| Mallory Walker|
Mallory Walker Wikipedia
Mallory Elton Walker (May 22, 1935, New Orleans — December 7, 2014, Anaheim, California) was an American operatic tenor and music educator who had an active international singing career in operas and concerts from the late 1950s until his death in 2014. His career was at its height during the 1960s and 1970s when he was busy with many important opera companies in the United States and had engagements in European opera houses. His career hit a slump in the early 1980s due to vocal difficulties, and afterwords his major engagements became less frequent. He taught on the voice faculty at the Boston Conservatory of Music and out of a private voice studio in Los Angeles.
Born in New Orleans, Walker earned a Bachelor of Music degree from Occidental College in Los Angeles which he attended on a full vocal scholarship. He began his singing career as a member of the United States Army Chorus in 1957. He made his professional opera debut portraying Tom Rakewell in The Rake’s Progress at the Washington National Opera in 1959. He then became a soloist with the Robert Shaw Chorale, with whom he toured the United States performing the tenor solos in Johann Sebastian Bach's Mass in B minor in 1960. He recorded the work under Robert Shaw's baton for the RCA Victor label.
In 1960 Walker entered the Metropolitan Opera Studio, the Metropolitan Opera's school for young opera singers, where he was a pupil of George Schick and Cornelius Reid. That same year he sang Ferrando in Mozarts's Così Fan Tutte at Lincoln Center for a performance attended by New York City public school children under the auspices of the Student Program of Lincoln Center and the Metropolitan Opera Guild. In 1962 he made his debut at the San Francisco Opera (SFO) as Belmonte in Die Entführung aus dem Serail, and returned there the following year as Tamino in The Magic Flute.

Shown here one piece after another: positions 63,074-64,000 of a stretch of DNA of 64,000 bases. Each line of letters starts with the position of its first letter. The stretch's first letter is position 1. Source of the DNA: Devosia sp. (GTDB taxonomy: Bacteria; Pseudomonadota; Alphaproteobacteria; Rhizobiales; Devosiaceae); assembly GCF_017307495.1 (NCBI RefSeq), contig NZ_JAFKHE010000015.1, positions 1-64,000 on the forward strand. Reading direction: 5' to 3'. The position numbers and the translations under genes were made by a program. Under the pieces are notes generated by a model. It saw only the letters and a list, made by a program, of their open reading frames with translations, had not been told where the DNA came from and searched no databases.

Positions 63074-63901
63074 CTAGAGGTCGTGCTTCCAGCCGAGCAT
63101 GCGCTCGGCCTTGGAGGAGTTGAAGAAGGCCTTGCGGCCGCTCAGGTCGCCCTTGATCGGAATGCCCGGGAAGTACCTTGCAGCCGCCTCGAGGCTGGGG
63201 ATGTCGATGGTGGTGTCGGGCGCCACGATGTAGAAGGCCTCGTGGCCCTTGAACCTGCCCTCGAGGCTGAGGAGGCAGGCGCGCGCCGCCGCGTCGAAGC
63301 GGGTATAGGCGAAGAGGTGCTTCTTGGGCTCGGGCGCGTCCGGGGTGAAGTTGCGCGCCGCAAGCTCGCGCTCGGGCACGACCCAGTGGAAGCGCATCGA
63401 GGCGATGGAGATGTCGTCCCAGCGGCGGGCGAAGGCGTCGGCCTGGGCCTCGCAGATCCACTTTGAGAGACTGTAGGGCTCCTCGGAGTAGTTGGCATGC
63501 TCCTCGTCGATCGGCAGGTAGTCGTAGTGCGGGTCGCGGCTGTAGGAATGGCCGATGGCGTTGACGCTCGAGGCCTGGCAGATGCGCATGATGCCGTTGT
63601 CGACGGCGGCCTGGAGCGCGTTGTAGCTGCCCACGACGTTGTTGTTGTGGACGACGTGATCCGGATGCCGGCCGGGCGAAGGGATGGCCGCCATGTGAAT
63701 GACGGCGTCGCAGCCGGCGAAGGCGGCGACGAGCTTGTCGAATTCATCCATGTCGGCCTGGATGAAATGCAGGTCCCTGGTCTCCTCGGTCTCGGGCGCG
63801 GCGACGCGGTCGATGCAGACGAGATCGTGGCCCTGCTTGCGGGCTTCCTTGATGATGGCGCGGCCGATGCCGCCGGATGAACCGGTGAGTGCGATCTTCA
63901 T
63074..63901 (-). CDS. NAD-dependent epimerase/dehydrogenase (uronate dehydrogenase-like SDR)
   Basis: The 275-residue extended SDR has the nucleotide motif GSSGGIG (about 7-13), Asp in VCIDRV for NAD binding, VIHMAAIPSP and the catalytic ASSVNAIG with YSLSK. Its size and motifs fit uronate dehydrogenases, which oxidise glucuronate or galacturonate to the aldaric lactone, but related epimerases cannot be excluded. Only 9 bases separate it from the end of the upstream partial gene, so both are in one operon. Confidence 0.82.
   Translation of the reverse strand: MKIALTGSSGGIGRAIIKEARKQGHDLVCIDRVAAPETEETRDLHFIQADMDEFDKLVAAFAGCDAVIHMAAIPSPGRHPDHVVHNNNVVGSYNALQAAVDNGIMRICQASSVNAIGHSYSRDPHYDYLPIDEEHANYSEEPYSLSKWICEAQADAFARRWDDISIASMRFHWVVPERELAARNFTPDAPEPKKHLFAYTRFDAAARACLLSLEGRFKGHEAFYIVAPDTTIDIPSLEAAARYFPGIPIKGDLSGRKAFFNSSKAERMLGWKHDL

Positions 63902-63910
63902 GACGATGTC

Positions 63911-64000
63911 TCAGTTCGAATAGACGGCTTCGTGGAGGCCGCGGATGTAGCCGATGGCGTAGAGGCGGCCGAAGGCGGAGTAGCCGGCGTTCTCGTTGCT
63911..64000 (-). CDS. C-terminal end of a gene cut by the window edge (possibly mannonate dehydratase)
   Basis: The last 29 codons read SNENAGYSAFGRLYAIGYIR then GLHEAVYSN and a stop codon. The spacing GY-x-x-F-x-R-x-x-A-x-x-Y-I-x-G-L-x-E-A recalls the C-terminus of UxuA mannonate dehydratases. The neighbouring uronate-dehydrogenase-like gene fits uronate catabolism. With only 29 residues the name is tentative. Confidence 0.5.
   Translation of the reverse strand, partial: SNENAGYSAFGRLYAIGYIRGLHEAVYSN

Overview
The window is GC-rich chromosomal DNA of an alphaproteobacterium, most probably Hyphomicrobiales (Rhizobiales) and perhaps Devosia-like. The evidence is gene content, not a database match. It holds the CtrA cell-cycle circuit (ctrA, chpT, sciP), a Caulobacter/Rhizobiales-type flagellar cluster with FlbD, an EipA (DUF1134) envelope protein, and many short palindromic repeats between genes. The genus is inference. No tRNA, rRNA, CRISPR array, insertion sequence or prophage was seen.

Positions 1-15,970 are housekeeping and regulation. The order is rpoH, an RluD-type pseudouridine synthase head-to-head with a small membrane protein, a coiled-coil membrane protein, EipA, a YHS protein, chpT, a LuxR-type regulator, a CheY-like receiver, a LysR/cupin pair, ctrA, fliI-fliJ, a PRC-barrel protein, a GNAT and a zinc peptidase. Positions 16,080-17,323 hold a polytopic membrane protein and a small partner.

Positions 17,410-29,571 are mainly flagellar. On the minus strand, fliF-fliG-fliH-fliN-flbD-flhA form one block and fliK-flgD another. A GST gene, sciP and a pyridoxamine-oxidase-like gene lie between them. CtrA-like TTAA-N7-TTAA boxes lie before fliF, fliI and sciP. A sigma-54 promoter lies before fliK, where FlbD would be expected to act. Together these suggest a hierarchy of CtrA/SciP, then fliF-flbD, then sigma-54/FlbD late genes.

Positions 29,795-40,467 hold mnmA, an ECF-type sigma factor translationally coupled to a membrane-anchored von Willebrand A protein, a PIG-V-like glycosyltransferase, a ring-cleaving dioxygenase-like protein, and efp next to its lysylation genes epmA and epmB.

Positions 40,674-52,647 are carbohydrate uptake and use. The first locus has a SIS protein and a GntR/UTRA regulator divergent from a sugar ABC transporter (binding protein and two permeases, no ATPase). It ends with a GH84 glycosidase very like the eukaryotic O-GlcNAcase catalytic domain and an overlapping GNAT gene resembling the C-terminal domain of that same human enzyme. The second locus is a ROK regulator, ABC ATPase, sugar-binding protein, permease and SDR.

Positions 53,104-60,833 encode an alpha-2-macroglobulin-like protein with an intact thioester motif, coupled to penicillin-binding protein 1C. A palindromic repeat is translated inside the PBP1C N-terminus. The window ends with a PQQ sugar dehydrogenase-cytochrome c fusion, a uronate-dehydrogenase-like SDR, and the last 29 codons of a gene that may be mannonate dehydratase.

In 1963-1964 Walker was a resident artist at the Oldenburgisches Staatstheater. He then became a resident artist at the Cologne Opera from 1964-1966. Other contracts soon followed with such companies as the Cincinnati Opera, the Houston Grand Opera, the Lyric Opera of Kansas City, the Miami Opera, and the New Orleans Opera among others. In 1971 he created the role of Jonathan Gilourin in the world premiere of Dominick Argento’s Colonel Jonathan the Saint at the Denver Lyric Opera. In 1974 he was handpicked by Sir Georg Solti to sing the role of the Evangelist in Bach's St Matthew Passion with the Chicago Symphony Orchestra (CSO). He returned twice more for performances with Solti and the CSO for performances of the Shepherd in Stravinsky's Oedipus Rex (1976) and Beethoven's Missa Solemnis (1977); the latter of which was recorded for London Records.
In 1978 Walker made his debut at the Metropolitan Opera in 1978, as Captain Vere in Billy Budd. He returned to the SFO in 1979 for performances in Death in Venice, La Fanciulla del West, and Gianni Schicchi. In the early 1980s his career hit a slump as he began to experience vocal difficulties. He took work anywhere he could get, including singing in opera choruses and as a church soloist. He attracted attention again at the Mostly Mozart Festival in 1984 when he replaced an ailing Jerry Hadley in the title role of Mozart's Idomeneo. Walker had been a member of the opera chorus and stepped in with less than a day's notice to very positive reviews in The New York Times. In 1985 he portrayed Kabuki in the world premiere of Minoru Miki’s Joruri at the Opera Theatre of Saint Louis. After this his performances with major companies were infrequent, although he remained active as a concert soloist, chorus singer and church singer until his death in 2014 at the age of 79.
Some of the other roles Walker performed on stage during his career included Alfredo in La Traviata, Alwa in Lulu, Don Ottavio in Don Giovanni, Fenton in Verdi's Falstaff, Ferrando in Così fan tutte, Nadir in Les pêcheurs de perles, Rodolfo in La Bohème, and the title role in Albert Herring.